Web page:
Norton: Happy and thankful (column)s
The two words just kind of go together, don’t they? “Happy” and “thankful.”
Usually, when one of us is feeling happy, there is someone else or something that has brought us to that point of happiness, and we are thankful. And typically, when we are feeling grateful or thankful, that feeling is almost always accompanied by happiness.
“Happy” and “thankful.”
It’s like “thanks” and “giving,” these two words seem like they go well together, too, don’t they? I mean if we are thankful and grateful for someone or something, then there is probably a better than good chance that we may be looking to repay our gratitude or do something to pay it forward for someone else. “Thanks” and “giving,” they do go together because when we are on the receiving end of a gift, help in any way, or love, we are usually giving thanks, aren’t we?
“Thanks” and “giving.”
Now as we put it all together, we get happy Thanksgiving. Seems so simple, and I know I am not writing anything new or revolutionary. Just once again pointing out something that seems so obvious to most of us, we just have to remember that common sense is not always common practice. Common courtesy is also not common practice.
Just imagine if we all said “thank you” a little more often. How many times a day do we have a chance to express gratitude and we completely miss it?
If we were to look at all of the interactions we have in almost any given day, then we would probably remember times where we could have said “thank you” a few more times at home. There will be times where we could have said it to the stranger who blessed us after we sneezed; the cashier at the coffee shop who always makes sure there is enough room for cream in our coffee; the teacher who pushed us a little harder; the coach who kept our head in the game; the friend who’s shoulder we leaned on; and the person who switched seats with us on an airplane so we could sit with our spouse or child.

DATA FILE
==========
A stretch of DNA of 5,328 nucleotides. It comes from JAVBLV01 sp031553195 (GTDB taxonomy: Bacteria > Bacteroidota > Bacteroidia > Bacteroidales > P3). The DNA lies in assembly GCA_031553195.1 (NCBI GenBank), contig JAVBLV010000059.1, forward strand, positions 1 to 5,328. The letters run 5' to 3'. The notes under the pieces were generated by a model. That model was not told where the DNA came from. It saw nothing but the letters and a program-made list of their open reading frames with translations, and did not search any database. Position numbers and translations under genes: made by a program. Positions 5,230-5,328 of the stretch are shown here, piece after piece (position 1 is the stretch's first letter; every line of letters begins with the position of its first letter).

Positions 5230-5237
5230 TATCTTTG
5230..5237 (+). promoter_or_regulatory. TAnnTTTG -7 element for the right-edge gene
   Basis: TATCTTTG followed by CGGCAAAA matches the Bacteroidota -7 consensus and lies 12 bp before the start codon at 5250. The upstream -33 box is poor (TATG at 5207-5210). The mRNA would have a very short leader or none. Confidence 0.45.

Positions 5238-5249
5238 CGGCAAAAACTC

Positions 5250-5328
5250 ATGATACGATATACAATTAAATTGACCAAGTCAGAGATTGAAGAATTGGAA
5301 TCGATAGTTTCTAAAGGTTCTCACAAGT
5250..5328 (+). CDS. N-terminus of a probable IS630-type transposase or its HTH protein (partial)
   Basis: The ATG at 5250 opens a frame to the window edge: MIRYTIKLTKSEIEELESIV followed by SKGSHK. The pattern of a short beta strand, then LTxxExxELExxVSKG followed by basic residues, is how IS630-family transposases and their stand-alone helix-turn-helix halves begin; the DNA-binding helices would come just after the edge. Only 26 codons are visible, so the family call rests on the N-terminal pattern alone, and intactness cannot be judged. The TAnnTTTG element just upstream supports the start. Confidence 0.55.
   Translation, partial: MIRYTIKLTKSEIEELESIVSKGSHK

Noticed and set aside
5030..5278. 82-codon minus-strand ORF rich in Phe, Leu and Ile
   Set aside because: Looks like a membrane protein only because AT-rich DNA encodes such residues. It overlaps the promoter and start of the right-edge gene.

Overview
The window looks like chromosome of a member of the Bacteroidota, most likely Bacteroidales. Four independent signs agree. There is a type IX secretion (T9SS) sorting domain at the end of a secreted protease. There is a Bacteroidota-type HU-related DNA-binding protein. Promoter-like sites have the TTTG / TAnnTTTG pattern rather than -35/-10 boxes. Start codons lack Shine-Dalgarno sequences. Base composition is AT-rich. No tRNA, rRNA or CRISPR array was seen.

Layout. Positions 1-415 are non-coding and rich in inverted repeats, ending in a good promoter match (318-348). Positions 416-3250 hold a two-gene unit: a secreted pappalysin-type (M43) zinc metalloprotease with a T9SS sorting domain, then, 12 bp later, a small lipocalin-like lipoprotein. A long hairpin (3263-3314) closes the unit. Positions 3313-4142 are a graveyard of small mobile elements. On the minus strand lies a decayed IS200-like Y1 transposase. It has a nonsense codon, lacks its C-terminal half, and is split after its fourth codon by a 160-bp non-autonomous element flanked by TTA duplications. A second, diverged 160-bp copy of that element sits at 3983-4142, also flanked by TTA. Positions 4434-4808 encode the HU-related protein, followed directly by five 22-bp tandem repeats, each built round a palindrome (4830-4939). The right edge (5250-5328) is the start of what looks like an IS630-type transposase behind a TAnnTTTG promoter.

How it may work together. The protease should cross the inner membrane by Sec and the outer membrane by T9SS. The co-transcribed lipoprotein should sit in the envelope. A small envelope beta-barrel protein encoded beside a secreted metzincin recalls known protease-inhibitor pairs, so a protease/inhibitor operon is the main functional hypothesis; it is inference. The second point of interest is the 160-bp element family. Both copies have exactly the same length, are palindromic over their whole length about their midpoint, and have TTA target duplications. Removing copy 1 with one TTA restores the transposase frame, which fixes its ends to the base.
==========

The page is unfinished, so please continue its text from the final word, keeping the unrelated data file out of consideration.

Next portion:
We don’t have to look so hard for the opportunities to be grateful and show appreciation — they are everywhere. So, if those opportunities to showcase our attitude of gratitude are all around us, then why do we miss them? Have we just become accustomed to taking things for granted? Are we too busy? Moving too fast? Are we so focused on what’s on our phone that we miss who is standing right in front of us?
If it’s true, and even if we feel like maybe we are one of those people who are too busy, moving too fast and are too preoccupied, then the good news is we can change all of it by changing our outlook and behavior when it comes to demonstrating our thankfulness and happiness, our thanks and our giving.
It has been said that gratitude is one of the strongest human emotions. So on this Thanksgiving holiday, who will we bless with the feeling of gratitude? Maybe we can think of one or two, maybe a few more than that and maybe even many people. But in the end, when we express our love and gratitude, and love and appreciation for those around us, we have to remember that we are gifting ourselves as well through our giving of Thanksgiving to others.
Happy and thankful. Thanks and giving. Happy Thanksgiving. I would like to personally thank everyone for all of your emails and communications, I appreciate you so much and as always, I would love to hear your Thanksgiving story at firstname.lastname@example.org. Happy Thanksgiving everyone, I hope you all have a better than good week.
Michael Norton is the president of the Zig Ziglar Corporate Training Solutions Team, a strategic consultant, business and personal coach and motivational speaker. He writes a weekly motivational column for the Vail Daily.
Thanks to a partnership between The Community Market and Colorado Mountain College Vail Valley, students can now access nutritious food at no cost to them without having to leave campus.